Robin Bernat, owner of the Westside’s Poem 88, says that some of her best young clients are not locals, but L.A. and New York art directors passing through town for film shoots. “There are definitely some [younger local collectors], but not enough,” says Robin Sandler at the Westside gallery Sandler Hudson, who relies on a consistent group of older, longtime collectors to support artists she represents, including Pam Longobardi and Mario Petrirena. Although schools like SCAD Atlanta and Georgia State turn out artists each year, opportunities for fresh talent to exhibit and sell their works here are diminishing.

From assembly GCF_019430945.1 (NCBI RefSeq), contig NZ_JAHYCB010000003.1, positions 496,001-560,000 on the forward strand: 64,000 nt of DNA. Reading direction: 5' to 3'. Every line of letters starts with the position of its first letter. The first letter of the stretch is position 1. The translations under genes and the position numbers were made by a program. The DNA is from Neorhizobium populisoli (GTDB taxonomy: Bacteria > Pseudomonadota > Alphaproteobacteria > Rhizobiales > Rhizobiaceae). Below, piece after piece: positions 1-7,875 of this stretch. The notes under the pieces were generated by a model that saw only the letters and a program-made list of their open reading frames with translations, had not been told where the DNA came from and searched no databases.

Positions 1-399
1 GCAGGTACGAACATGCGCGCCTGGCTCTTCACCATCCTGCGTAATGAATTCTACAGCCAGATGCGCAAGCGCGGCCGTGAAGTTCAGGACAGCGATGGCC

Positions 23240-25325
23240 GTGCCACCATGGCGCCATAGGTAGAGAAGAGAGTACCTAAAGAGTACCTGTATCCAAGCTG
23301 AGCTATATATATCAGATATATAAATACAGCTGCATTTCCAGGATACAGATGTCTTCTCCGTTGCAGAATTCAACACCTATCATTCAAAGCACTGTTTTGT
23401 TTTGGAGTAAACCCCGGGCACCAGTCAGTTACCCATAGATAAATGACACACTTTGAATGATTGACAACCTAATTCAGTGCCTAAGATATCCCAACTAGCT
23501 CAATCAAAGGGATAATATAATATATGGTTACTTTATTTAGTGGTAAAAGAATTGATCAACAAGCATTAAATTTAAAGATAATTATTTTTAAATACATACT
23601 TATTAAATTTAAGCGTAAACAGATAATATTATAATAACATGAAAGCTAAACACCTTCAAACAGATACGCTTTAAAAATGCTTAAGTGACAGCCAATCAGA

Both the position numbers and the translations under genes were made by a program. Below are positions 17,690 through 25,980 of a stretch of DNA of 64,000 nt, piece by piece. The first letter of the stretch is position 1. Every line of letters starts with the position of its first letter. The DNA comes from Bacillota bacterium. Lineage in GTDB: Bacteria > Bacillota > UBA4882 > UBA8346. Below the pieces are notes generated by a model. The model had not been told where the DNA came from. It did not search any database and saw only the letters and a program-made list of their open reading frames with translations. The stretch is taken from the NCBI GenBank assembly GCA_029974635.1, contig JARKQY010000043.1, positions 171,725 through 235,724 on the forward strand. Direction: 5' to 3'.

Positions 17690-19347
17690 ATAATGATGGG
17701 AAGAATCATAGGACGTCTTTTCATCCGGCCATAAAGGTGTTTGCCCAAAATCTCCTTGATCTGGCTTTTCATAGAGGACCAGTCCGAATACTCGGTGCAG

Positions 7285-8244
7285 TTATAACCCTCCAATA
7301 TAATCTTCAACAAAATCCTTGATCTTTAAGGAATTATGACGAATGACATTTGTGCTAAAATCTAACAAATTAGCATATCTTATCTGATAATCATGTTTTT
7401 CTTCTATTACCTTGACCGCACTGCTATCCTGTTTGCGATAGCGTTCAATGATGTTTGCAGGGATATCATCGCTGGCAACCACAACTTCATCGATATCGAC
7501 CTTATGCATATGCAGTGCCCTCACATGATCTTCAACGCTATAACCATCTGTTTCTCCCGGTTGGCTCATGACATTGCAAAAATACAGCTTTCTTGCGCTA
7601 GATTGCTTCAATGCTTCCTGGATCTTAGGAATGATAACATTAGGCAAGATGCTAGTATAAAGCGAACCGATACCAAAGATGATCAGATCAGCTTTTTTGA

Museum and gallery attendance among adults has dropped significantly nationwide—down 21 percent from 2002 to 2012, according to a report from the National Endowment for the Arts. And Georgia is dead last in per capita state funding for the arts, says Ryan Stubbs, research director at the nonprofit National Assembly of State Arts Agencies.

What would help turn this grim reality around? For one thing, if the young and well-heeled—like many who frequent festivals—replenished the aging ranks of Atlanta’s established collectors. On the flip side, the arts scene could stand to capitalize on the convivial spirit of festival culture. After all, festivals are fun and unpretentious, and have beer.